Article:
Release Date: 1989
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Paul "Wallace" Esch
While a great deal of wonderful titles were authored for the NES, Ninja Gaiden stands out independent of the herd. Its perfect control, challenging game play, inspired level design, melodic score, and fun factor are reason enough to call it "the finest"! However, its ability to offer a complete gaming experience attached to a story that gave meaning to the action via a kind of artistic intrigue called the "cinema" gives it a special place in gaming history. Tecmo had composed an action masterpiece that few games can match, yet it's still playable even today.
Ninja Gaiden (1) was the greatest Nintendo Game because it had incredible visuals, play control, and replay value. I remember this game being the hardest Nintendo game ever because I couldn't get past the "Jaquio" for the life of me. I'd stay up all night if I had to. It was the perfect combination: Nintendo + Ninja's (which in the '80s went together like bread & butter). Pure fun! I'm still impressed when I see those old cut-scenes. The sequel showed lots more gore, but it was the story that gripped me as a tyke. I've played the hell out of this game to the point where I can do it w/o losing a single life. And in today's high res world, I still go back to my 8-bit masterpiece. They don't make 'em like this anymore.
Seriously surprised this didn't make it in [GameSpot's] top10. Incredibly fast paced and responsive for a side scrolling platformer. Everything was quick from your movement to your sword swipe to your jump. Many useful techniques to master such as climbing walls by flipping up and latching on again real fast. The ninja skills were all useful even the basic shuriken if you were a good shot. Wonderful level variation and design fantastic musical score and engrossing plot. The difficulty level was very hard but through practice you can really master the game. The second game in the series was excellent as well. Top notch.
Release Date: Oct 15, 1985
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You know video games can be quite influential on a young mind. Which is why Mr. Peepers' (the dog) constant mockery and ridicule for coming up short on the duck hunt drove me to push myself harder in life. Now whenever I'm presented with a choice regarding success vs. failure I just ask myself what would Mr. Peepers do I failed? He would probably laugh... And you don't want Mr. Peepers laughing at you.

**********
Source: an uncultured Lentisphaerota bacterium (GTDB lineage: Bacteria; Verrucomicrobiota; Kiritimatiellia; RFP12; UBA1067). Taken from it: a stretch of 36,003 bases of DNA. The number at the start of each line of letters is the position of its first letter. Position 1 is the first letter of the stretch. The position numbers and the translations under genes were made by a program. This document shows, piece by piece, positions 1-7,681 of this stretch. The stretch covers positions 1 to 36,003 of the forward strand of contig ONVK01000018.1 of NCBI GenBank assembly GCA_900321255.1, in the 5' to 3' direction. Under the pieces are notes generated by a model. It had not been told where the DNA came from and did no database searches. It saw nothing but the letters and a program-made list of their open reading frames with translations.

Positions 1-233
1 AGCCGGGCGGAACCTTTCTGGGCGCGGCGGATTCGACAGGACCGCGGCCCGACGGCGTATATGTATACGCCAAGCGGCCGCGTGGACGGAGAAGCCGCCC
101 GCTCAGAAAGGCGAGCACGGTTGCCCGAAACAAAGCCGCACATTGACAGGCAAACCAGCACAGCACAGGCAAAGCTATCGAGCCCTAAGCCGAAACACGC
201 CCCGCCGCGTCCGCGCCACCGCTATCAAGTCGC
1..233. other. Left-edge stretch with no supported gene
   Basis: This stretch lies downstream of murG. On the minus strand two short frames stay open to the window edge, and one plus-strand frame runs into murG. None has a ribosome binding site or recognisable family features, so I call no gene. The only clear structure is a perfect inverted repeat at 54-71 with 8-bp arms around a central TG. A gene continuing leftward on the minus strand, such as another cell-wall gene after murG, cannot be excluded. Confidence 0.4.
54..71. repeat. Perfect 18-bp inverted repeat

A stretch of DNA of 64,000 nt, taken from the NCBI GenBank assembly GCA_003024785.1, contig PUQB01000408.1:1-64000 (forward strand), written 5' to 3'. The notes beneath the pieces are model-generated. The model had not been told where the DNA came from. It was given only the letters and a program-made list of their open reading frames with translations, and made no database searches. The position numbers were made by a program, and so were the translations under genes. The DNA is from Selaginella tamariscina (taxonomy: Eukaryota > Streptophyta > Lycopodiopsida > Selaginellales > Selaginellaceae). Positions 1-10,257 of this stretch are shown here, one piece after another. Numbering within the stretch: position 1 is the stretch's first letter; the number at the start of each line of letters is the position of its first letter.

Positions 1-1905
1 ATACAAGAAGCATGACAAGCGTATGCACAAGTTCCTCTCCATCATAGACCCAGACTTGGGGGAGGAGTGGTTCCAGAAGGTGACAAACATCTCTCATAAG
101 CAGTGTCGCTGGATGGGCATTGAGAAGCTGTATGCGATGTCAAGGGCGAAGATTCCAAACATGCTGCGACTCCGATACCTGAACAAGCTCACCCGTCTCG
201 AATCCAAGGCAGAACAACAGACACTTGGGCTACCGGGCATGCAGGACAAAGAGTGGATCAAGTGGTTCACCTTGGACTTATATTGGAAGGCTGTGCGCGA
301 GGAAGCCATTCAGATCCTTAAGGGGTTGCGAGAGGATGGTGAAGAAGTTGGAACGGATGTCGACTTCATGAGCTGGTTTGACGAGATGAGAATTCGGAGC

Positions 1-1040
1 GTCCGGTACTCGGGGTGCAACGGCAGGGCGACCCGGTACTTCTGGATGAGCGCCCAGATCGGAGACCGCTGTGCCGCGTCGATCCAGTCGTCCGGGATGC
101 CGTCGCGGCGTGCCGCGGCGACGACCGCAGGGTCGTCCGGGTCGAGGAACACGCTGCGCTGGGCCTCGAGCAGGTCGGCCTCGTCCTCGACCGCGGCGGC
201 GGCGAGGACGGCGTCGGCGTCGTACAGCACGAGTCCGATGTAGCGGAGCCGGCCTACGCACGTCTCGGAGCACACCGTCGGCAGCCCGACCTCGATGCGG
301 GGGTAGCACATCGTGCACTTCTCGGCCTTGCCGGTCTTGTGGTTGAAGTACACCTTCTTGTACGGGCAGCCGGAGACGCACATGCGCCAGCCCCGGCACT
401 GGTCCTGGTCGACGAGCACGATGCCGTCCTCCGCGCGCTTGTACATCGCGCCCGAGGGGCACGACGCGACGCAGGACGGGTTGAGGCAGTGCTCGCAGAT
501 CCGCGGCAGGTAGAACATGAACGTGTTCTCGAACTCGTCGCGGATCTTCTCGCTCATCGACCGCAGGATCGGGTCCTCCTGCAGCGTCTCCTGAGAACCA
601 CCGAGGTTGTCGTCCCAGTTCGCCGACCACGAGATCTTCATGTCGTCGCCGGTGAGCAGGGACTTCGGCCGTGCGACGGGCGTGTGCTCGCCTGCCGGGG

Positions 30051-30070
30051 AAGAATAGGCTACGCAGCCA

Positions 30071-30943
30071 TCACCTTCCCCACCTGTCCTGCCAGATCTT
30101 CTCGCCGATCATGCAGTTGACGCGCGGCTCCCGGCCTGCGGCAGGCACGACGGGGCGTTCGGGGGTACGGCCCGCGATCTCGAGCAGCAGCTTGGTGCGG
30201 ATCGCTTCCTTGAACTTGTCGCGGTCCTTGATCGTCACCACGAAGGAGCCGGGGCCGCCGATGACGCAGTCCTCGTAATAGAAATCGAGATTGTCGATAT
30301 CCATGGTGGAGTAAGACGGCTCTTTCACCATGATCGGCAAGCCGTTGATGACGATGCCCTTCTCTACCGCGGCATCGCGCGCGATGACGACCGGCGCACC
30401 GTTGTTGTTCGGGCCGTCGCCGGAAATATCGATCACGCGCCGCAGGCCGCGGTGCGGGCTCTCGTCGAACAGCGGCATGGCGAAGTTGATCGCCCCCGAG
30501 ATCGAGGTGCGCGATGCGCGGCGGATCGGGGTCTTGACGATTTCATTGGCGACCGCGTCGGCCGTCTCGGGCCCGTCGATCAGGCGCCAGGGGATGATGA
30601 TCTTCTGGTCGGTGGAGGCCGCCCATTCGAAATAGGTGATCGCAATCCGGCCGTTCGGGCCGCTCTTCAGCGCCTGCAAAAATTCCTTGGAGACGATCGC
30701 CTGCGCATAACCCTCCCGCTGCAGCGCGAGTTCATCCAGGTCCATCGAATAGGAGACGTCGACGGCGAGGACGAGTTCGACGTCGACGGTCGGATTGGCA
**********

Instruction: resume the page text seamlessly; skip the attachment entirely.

David "Beyorkin" Newton
Duck Hunt appealS (as in currently) to one of the most basic human instincts - the need to hunt. This game succeeds at providing satisfaction without intense graphics or a fancy physics engine but with a single immersing controller.
I never had my own NES but remember playing the NES at friends houses. Sometimes I would want to sit and play their NES for hours. They were never too happy about this. But the only game I ever remember LOVING to play was Duck Hunt. I was amazed to see the ducks fall from the sky when I pointed the gun at them and shot. Maybe I loved it so much because I never fully understood how it worked.
Do you hunt like a blind man? Do you end up shooting your friend in the face when you go quail hunting? Does your friends make fun of you for your horrible accuracy? Well we've I've got an answer for you DUCK HUNT. I guarantee that you will kill at least 5 helpless little *digital* birds. And if you still suck just get closer to the screen. In no time your friends will hail you as the reason for digital duck exstinction.
TenSpot Readers' Choice NES
The GameSpot readers sound off in the list of their top ten favorite NES games of all time.